• Website content is considered labeling by FDA and the CA Attorney General under Proposition 65. This link clearly shows that dosages in excess of 2 ml are meant to be consumed, in particular by pregnant women, with no mention of the required Prop 65 warning for PCBs and even vitamin A and birth defects.


              There is no exemption from FDA labeling requirements for vitamin A labeling no matter how small the company. The same applies to Prop 65.

              You are correct that I have two different limits. The Prop 65 limit is 90 PPB for dosages up to and including 1 gram daily. Above 1 gram daily, the limit is decreased per gram and the 90 mcg/day limit applies.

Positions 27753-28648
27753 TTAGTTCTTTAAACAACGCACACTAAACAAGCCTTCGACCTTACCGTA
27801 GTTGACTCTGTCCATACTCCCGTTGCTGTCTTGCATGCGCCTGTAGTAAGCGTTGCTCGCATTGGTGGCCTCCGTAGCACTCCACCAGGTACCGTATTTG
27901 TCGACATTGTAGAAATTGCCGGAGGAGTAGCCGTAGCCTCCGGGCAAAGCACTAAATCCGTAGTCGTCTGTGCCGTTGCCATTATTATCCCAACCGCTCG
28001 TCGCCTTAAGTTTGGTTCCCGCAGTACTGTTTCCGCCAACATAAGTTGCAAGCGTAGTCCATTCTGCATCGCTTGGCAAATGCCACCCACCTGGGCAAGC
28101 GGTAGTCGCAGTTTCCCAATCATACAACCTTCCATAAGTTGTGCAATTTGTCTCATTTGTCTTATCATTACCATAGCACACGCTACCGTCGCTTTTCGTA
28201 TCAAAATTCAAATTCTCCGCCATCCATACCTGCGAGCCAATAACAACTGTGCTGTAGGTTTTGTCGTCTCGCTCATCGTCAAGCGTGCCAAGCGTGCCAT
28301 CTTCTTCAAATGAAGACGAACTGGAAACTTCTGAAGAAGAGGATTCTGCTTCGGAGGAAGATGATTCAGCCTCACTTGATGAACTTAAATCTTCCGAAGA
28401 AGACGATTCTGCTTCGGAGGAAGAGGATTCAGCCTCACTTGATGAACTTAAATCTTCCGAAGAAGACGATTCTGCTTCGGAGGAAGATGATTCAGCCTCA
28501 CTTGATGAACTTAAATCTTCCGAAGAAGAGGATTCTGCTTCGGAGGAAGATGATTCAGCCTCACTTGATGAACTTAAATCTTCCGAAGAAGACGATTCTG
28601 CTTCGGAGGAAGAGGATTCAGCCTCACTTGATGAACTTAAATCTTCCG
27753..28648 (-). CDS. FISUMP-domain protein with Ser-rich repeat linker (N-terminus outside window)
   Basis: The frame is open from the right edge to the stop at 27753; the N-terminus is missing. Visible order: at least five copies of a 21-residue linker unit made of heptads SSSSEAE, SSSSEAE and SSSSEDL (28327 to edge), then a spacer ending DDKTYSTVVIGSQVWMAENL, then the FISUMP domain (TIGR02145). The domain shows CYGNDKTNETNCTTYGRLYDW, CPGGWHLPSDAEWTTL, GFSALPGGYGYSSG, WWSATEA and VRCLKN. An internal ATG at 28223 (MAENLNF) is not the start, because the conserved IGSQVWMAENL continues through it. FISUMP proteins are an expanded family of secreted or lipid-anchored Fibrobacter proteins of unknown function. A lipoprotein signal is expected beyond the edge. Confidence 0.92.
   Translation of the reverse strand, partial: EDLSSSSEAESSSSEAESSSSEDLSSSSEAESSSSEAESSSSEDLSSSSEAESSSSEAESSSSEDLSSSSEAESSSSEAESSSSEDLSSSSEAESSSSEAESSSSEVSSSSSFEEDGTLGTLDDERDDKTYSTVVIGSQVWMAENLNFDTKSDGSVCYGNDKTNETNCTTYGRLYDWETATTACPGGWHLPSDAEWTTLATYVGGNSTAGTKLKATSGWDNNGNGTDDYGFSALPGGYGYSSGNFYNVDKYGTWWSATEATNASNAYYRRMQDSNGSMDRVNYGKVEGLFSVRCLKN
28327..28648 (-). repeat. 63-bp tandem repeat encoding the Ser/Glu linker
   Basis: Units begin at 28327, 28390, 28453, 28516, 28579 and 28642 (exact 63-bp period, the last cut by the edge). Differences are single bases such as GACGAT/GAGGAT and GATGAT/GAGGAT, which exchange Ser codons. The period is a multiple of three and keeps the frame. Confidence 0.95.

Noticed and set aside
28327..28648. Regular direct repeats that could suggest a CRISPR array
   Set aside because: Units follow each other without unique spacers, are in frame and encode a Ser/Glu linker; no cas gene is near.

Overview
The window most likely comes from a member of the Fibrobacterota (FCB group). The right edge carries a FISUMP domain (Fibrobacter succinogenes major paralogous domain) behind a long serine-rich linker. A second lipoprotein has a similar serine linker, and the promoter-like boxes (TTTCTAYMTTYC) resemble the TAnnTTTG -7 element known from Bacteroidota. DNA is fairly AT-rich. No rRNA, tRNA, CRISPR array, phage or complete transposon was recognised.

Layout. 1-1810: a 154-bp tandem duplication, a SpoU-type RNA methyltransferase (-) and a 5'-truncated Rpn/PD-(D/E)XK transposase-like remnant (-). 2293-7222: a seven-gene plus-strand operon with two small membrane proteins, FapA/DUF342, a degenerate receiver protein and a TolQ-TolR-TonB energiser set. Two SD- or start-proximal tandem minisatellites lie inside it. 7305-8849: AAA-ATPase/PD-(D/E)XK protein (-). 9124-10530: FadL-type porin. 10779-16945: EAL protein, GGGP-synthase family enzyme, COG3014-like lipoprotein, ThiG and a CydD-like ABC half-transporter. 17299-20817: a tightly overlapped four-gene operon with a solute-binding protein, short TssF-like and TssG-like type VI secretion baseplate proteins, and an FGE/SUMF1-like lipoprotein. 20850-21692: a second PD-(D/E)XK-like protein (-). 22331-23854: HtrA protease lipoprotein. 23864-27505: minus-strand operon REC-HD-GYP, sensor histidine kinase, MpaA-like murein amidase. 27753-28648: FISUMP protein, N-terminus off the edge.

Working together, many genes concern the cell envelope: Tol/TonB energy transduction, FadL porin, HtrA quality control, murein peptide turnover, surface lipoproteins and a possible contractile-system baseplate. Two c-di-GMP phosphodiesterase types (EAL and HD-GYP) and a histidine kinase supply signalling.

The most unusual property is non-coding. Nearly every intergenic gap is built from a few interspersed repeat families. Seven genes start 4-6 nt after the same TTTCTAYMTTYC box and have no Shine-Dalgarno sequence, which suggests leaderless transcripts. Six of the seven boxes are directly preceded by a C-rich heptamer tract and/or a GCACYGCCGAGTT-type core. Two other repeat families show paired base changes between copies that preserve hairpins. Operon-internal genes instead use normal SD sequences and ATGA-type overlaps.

• I took GP FCLO along with my prenatal vitamins during my first and second trimester of pregnancy. Doctor didn’t mention this was unsafe, but during my third trimester I stopped taking it altogether because I started to read articles on Vitamin A and excess levels of Vitamin can lead to birth defects. I’m now scared that taking the FCLO has affected my unborn child. I’m in my third trimester now and am really worried. What do I do now? I’ve spoken to a “service rep” at GP (who was rude and unhelpful when asking about the levels of Vitamin A in each batch). I’m really worried about my unborn child since I’ve already went through two and a half bottles of the FCLO during my first and second trimester

    • Yeah, and the FDA is so trustworthy and most definitely looking out for the health and well-being of all of us.

      • Yes, and obtaining nutrition advice from a dentist because he studied indigenous people’s teeth is also a good idea.

        • Why are you disparaging Weston Price? You will convince very few with such attacks.

          Whereas, the FDA is a captured regulator that essentially works for big pharma. Barking up the wrong tree on this site.